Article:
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Definitions of in

  1. To inclose; to take in; to harvest. Webster Dictionary DB
  2. With reference to space or place; as, he lives in Boston; he traveled in Italy; castles in the air. Webster Dictionary DB
  3. With reference to circumstances or conditions; as, he is in difficulties; she stood in a blaze of light. Webster Dictionary DB
  4. With reference to a whole which includes or comprises the part spoken of; as, the first in his family; the first regiment in the army. Webster Dictionary DB
  5. With reference to physical surrounding, personal states, etc., abstractly denoted; as, I am in doubt; the room is in darkness; to live in fear. Webster Dictionary DB
  6. With reference to character, reach, scope, or influence considered as establishing a limitation; as, to be in one's favor. Webster Dictionary DB
  7. With reference to a limit of time; as, in an hour; it happened in the last century; in all my life. Webster Dictionary DB
  8. With reference to movement or tendency toward a certain limit or environment; - sometimes equivalent to into; as, to put seed in the ground; to fall in love; to end in death; to put our trust in God. Webster Dictionary DB
  9. Shows physical surrounding; as, clothed in purple; lost in the night; denotes being surrounded by activities, interests, etc.; as, in business; in trouble; in work up to his ears; signifies within a state or condition; as, still in death; in wintertime; indicates wholes; as, he was the most prominen man in town; means within; as, he lies now in his tomb; means into; as, go in the house. The Winston Simplified Dictionary. By William Dodge Lewis, Edgar Arthur Singer. Published 1919.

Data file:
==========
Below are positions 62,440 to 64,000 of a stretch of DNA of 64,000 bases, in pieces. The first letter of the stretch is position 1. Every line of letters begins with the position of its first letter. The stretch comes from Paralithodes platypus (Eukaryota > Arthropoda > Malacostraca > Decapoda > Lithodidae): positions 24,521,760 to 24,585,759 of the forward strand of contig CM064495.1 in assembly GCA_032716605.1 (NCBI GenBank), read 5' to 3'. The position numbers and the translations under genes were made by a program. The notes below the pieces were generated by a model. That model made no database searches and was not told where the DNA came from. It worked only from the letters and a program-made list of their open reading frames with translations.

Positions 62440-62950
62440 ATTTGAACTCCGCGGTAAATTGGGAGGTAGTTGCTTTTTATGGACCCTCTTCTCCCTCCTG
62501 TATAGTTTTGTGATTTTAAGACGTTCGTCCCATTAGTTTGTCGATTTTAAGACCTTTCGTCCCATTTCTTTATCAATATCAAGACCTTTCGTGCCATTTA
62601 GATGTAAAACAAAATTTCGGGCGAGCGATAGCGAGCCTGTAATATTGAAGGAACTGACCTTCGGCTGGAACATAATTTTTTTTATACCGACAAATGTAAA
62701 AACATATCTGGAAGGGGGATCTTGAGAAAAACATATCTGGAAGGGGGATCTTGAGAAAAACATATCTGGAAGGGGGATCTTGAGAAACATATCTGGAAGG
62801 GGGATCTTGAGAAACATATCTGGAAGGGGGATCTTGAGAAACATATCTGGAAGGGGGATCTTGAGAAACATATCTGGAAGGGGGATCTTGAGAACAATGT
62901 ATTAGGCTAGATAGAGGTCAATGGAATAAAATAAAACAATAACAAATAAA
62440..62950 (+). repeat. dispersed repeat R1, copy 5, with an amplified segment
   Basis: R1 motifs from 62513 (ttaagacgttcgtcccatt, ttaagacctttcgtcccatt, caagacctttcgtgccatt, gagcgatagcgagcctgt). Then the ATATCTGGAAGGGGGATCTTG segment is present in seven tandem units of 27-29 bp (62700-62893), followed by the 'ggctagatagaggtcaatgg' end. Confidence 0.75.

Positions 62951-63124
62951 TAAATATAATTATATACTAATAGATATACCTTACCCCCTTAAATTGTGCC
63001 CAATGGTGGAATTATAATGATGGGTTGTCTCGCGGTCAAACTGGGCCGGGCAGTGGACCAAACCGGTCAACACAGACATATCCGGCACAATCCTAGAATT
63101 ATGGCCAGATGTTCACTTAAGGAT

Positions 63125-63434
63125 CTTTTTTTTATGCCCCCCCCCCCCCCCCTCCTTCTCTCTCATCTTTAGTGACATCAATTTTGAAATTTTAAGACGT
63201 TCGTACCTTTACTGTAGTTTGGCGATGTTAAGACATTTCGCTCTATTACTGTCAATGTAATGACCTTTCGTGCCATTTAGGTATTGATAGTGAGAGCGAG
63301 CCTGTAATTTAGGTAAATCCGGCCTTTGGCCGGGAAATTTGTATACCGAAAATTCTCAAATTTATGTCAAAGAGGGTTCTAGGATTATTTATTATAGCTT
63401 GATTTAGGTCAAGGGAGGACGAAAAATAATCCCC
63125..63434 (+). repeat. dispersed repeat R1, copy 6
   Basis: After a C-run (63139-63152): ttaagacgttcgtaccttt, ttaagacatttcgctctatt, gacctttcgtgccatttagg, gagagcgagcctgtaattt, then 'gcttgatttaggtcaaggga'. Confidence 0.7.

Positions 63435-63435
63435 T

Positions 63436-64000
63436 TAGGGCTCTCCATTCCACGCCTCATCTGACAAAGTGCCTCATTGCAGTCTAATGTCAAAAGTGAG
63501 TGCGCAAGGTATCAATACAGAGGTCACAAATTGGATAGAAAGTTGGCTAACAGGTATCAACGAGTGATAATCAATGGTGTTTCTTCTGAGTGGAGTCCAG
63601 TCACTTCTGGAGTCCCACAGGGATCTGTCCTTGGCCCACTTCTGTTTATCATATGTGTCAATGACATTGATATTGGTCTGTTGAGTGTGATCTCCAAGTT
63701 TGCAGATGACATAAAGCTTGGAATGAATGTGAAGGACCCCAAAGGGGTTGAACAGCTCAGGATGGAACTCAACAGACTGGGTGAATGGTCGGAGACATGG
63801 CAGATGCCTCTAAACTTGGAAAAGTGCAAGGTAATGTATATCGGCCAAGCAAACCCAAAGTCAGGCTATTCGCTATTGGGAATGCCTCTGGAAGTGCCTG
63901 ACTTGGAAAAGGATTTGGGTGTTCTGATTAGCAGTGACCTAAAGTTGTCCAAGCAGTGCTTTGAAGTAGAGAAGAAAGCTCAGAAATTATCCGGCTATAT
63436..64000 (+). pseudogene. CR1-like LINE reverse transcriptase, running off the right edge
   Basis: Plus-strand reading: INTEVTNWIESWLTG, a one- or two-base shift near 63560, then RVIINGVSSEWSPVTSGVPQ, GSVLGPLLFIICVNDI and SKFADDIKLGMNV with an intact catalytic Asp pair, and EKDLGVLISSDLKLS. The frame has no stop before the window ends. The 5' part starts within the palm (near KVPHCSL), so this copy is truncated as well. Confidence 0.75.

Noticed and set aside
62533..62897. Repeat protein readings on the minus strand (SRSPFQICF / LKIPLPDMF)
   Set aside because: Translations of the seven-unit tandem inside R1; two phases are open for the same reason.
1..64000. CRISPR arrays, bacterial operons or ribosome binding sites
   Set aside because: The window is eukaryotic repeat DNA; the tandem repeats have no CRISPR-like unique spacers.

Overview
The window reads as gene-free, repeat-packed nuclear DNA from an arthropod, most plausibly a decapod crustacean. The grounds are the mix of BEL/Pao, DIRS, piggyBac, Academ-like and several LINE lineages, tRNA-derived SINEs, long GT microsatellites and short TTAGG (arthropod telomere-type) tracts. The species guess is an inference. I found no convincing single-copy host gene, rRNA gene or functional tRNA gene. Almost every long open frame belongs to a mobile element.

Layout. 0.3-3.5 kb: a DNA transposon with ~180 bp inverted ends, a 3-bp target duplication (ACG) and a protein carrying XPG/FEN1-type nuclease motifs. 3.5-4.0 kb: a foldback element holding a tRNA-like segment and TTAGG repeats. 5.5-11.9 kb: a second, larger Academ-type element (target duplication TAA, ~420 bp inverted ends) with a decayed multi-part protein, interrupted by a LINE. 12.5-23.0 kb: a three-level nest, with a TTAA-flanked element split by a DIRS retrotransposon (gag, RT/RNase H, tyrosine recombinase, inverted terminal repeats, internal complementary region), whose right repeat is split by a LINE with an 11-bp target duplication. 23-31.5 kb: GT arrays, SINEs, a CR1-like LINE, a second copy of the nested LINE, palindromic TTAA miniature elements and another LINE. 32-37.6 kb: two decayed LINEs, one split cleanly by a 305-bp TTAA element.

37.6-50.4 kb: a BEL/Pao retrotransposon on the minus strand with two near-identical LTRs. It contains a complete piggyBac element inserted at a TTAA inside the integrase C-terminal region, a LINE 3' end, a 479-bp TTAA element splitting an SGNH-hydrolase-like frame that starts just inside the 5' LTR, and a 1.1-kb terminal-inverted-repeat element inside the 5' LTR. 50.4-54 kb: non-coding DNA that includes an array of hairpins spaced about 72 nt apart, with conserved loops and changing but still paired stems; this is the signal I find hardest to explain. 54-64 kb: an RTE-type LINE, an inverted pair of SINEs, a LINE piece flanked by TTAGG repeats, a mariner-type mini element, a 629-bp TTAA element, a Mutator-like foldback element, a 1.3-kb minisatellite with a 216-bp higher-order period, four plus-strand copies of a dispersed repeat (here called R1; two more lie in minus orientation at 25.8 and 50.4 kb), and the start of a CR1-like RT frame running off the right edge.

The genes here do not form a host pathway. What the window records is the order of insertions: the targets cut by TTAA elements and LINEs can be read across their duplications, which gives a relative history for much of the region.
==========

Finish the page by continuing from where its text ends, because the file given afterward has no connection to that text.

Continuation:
10. Denotes presence or situation in place, time, or circumstances-within, during: by or through. The american dictionary of the english language. By Daniel Lyons. Published 1899.
  11. Denoting the object surrounded by; among; toward; by means of. The Concise Standard Dictionary of the English Language. By James Champlin Fernald. Published 1919.
  12. Presence in place, time, or state; within; during; by, or through, means of. Nuttall's Standard dictionary of the English language. By Nuttall, P.Austin. Published 1914.
  13. Placed before an object, in is used to indicate a variety of relations; within; inside of; not outside of; during, as in the year; by or through; on account of; out of, as nine in ten. Etymological and pronouncing dictionary of the English language. By Stormonth, James, Phelp, P. H. Published 1874.
  14. In; into; on; as, inflame. The Concise Standard Dictionary of the English Language. By James Champlin Fernald. Published 1919.
  15. Not; without; un-. The following is a list of unimportant or self defining words with this prefix. In all cases, in- as here used has the meaning of "want or lack of," "freedom from," "not," simply reversing the meaning of the main portion of the word (as indecorum, lack of decorum; indevout, not devout). The Concise Standard Dictionary of the English Language. By James Champlin Fernald. Published 1919.
  16. A reentrant angle; a nook or corner. Webster Dictionary DB
  17. One who is in office; - the opposite of out. Webster Dictionary DB